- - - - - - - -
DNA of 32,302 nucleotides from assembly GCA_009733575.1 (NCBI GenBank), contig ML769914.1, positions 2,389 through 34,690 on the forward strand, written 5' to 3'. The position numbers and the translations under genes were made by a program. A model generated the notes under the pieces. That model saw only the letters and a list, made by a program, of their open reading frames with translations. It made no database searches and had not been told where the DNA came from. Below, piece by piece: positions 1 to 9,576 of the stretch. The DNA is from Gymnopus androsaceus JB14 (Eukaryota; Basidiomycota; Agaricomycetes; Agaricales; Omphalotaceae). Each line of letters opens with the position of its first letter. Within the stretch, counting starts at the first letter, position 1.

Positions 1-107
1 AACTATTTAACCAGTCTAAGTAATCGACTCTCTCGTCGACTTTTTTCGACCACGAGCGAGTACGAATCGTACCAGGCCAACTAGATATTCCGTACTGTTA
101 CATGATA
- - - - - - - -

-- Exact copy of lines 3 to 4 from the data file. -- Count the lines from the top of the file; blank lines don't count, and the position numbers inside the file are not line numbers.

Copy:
1 AACTATTTAACCAGTCTAAGTAATCGACTCTCTCGTCGACTTTTTTCGACCACGAGCGAGTACGAATCGTACCAGGCCAACTAGATATTCCGTACTGTTA
101 CATGATA